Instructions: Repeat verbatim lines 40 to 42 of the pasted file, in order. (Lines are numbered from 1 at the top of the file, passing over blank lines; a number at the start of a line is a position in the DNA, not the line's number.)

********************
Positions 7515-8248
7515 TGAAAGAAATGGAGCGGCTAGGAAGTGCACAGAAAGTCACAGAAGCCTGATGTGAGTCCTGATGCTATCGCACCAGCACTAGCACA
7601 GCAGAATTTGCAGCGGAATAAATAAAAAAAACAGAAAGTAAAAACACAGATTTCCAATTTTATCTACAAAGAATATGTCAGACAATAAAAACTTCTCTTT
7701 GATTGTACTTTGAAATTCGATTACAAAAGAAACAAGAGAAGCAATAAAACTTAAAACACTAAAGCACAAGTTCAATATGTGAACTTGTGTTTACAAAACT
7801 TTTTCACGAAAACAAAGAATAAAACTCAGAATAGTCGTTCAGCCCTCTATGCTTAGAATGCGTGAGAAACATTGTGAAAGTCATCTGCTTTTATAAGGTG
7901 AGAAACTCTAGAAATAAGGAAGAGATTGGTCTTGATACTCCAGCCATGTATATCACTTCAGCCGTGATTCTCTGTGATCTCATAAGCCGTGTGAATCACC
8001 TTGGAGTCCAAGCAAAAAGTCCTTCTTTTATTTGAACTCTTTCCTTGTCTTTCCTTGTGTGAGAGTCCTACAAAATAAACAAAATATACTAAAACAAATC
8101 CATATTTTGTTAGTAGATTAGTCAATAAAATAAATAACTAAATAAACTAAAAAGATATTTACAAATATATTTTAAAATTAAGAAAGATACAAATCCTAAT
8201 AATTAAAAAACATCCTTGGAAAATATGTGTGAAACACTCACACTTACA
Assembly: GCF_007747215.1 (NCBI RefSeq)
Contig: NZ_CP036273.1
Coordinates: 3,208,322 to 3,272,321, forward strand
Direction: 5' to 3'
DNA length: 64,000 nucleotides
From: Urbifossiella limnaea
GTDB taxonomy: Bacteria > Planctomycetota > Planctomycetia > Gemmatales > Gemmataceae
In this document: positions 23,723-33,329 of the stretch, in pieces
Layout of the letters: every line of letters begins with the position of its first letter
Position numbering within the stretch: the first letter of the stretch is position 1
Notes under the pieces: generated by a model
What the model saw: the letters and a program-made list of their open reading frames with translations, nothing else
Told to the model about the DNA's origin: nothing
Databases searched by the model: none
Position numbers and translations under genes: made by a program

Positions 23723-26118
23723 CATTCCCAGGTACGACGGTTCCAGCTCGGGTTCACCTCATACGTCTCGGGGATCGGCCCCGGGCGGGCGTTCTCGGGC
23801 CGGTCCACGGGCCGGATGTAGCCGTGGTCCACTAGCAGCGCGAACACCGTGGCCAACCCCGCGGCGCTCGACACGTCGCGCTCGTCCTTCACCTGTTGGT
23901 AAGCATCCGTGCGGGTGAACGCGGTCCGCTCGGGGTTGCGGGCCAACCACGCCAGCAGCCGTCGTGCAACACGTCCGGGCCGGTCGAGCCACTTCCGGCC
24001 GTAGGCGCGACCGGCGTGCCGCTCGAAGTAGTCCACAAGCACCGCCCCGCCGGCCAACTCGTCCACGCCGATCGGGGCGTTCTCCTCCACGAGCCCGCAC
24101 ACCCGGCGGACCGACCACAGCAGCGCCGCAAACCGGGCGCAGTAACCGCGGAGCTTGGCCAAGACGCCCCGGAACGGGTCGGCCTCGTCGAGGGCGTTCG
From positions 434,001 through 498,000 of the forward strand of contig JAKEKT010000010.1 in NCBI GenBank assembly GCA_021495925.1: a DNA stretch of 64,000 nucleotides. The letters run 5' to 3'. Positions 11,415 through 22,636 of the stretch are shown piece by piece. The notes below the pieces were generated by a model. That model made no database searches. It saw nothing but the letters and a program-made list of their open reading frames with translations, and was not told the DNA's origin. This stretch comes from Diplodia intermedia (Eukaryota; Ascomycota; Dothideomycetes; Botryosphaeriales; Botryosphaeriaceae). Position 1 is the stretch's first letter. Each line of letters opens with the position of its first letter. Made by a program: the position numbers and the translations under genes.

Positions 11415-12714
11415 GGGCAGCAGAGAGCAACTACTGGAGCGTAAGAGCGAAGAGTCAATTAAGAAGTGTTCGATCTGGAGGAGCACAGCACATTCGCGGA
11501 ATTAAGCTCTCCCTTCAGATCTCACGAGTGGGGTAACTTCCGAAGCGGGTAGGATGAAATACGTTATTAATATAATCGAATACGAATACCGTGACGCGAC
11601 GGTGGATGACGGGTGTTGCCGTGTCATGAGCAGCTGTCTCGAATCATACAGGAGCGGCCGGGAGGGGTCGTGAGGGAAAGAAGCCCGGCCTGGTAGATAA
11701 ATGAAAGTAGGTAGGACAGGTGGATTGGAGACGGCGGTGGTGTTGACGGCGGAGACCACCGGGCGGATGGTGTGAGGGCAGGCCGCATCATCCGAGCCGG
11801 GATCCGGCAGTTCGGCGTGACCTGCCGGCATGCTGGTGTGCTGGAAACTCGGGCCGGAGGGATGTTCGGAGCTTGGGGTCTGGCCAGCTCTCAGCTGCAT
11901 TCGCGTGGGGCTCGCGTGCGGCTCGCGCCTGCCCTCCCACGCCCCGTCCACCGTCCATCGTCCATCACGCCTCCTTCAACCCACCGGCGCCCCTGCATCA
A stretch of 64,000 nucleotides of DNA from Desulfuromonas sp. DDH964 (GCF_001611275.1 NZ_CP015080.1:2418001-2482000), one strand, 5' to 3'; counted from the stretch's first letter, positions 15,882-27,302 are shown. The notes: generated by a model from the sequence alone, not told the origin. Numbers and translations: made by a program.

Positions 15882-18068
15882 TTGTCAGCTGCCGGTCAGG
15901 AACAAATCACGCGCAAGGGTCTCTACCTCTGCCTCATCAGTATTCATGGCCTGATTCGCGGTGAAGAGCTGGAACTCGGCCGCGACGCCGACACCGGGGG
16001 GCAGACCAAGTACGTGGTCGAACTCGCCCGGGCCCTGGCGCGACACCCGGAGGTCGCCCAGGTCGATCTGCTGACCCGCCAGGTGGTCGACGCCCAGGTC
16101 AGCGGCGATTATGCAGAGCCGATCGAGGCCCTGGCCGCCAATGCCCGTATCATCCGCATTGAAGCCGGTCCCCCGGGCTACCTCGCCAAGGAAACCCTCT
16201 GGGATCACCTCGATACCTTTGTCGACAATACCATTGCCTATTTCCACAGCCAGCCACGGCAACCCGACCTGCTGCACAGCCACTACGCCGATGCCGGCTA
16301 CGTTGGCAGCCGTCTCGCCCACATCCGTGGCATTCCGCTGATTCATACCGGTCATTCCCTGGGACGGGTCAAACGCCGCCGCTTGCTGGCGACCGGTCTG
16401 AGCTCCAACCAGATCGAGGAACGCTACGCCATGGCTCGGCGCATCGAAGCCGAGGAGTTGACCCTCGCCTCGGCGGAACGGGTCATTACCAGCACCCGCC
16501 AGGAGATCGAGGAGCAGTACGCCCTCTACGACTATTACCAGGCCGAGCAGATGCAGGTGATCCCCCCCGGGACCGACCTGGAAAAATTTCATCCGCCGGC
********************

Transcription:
Positions 15882-18068
15882 TTGTCAGCTGCCGGTCAGG
15901 AACAAATCACGCGCAAGGGTCTCTACCTCTGCCTCATCAGTATTCATGGCCTGATTCGCGGTGAAGAGCTGGAACTCGGCCGCGACGCCGACACCGGGGG